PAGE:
and it’s something you need to be able to deal with. That’s not to say that you

can’t attempt to change your organization for the better, but keep in mind what

YOUR responsibilities are and don’t sweat the things you can’t control. Do your

job as well as you are allowed to do so.

I know another individual (me) who worked for an

organization that paid him well to perform a task but then placed every road

block possible in the way. This organizational ineptitude did not keep me from

successfully performing the task. I worked my tail off to accomplish the

objective, but during the time I was working on it I was extremely unhappy. I

finished the task on time and on budget, and then got the heck out.

In our jobs, we often fail to take a reality check of our

situation and to step back and examine things as an outside observer. Is the

situation at work truly intolerable, and whose fault is it really? How much of

your misery is contributed by yourself? Only you can control your attitude and

emotions and how you react to situations.

We also box ourselves into situations that, in fact, we have

the power to change, but we may not have the guts to do so. Many people stay in

bad work situations for many years hoping for a miraculous change or because

they feel that their circumstances prevent them from leaving. In fact, we

usually create our own jail.

I went unemployed for nine months at the height of one of

our nation’s worse job recessions primarily because I limited my job search to

my hometown or somewhere nearby because of family. I had also just built a new house a few years before and didn’t

want to leave it. But you know what? No one wants to live with a miserably

depressed person simply for the sake of staying in one place. I could have had

other jobs during that time – had I had the conviction to move. Eventually, I

came to my senses and realized that hard decisions had to be made and that some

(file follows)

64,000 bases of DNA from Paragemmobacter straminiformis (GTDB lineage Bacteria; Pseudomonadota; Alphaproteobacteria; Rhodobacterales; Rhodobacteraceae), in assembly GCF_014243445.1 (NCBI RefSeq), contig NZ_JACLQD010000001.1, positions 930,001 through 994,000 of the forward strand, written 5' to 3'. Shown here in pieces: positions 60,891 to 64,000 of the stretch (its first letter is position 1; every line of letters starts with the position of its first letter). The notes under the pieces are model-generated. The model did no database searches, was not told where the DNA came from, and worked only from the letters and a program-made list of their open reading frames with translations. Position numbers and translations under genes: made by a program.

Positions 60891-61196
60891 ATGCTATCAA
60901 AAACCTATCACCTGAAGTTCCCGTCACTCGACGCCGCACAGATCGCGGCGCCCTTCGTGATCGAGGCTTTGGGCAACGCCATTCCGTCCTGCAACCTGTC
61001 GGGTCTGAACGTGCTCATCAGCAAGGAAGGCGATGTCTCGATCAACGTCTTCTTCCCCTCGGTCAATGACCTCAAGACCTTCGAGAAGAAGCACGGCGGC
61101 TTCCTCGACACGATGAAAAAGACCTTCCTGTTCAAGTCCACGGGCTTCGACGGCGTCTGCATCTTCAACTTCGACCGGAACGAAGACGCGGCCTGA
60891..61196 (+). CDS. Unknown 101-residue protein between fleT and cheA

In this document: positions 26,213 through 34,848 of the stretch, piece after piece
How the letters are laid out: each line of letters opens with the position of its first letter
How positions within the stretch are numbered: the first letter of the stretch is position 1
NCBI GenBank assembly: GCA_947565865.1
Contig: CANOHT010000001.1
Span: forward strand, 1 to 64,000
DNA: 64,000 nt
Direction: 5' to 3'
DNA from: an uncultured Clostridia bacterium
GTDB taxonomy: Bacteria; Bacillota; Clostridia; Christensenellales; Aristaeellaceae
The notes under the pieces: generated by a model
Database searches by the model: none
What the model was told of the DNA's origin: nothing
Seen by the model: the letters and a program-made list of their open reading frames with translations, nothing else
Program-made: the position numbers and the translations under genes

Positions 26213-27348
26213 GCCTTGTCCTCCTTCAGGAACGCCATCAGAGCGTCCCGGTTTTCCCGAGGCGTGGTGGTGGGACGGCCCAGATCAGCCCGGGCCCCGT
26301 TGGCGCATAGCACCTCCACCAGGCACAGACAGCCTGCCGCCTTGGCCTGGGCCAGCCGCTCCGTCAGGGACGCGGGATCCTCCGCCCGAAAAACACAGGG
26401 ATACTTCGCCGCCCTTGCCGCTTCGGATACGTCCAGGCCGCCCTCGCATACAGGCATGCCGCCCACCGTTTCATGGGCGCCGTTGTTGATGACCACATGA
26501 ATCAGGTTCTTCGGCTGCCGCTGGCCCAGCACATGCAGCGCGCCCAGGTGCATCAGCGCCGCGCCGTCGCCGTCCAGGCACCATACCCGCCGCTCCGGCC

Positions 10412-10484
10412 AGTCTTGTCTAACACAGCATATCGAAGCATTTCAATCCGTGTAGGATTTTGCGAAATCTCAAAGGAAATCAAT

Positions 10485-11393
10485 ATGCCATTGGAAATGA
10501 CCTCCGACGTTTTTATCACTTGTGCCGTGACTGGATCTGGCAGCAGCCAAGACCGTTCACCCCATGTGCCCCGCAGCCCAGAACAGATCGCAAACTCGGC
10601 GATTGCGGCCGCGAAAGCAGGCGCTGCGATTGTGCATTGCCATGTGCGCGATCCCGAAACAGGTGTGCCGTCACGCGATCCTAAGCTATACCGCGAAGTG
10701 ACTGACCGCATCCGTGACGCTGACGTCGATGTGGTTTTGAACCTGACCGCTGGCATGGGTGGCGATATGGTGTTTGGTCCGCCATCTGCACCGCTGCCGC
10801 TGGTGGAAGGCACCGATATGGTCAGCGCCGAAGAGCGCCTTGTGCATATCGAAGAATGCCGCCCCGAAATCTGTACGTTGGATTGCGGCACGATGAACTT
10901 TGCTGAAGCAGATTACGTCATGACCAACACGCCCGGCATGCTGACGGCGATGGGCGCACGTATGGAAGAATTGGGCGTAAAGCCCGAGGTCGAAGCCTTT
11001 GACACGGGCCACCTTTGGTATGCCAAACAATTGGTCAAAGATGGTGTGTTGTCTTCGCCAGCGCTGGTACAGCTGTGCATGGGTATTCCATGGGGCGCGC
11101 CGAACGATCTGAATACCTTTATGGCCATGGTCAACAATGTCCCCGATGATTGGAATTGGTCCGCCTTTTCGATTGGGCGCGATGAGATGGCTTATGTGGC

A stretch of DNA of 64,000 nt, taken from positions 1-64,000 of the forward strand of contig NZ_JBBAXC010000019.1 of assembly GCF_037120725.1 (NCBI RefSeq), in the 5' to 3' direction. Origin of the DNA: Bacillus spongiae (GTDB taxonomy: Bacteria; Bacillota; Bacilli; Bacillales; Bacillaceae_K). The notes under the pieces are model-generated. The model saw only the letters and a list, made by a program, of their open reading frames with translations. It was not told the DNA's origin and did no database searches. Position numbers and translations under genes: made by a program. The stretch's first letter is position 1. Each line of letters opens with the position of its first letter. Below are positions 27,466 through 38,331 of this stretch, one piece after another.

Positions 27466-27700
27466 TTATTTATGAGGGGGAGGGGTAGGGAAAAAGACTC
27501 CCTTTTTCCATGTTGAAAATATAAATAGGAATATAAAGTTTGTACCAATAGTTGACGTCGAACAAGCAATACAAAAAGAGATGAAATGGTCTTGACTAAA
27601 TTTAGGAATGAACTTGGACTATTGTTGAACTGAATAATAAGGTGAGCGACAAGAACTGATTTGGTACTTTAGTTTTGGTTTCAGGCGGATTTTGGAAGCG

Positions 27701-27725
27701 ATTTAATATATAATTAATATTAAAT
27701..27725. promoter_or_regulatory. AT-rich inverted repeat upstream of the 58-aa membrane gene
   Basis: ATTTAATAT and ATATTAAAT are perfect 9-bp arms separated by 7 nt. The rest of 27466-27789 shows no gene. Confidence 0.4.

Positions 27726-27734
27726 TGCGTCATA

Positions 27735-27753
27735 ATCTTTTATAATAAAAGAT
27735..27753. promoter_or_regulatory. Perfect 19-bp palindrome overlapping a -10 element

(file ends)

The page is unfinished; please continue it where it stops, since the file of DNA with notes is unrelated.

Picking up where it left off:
changes were going to have to be made in order for life to get back to normal.

While it was hard to do, I left my new home, my friends, my extended family,

and my wife and I relocated in order for me to find the kind of job I wanted.

It wasn’t easy – but life goes on, and we are doing better now career-wise than

we ever have.

All of this is to say that we have a great deal of control

in shaping our realities. If you hate your job, try to rationally determine

why. It may be you, it may be the job, and it may be a combination of things.

Figure out what they are and DO something

about it, whether that is changing personal habits, getting training, going

back to school, talking with your boss, seeking counseling, moving on to

another opportunity, or even a new line of work. Just don’t suffer due to

inertia or fear.

Lastly, there is no such thing as the perfect job.

Even if you are in one of those situations in which your work is also your

passion, there will be things that make you want to scream. That’s why it’s

called work and that is why they pay you for it. So take a deep breath, make

some private time, and do a self assessment. It’s a healthy thing to do and it

keeps you growing, both personally and professionally.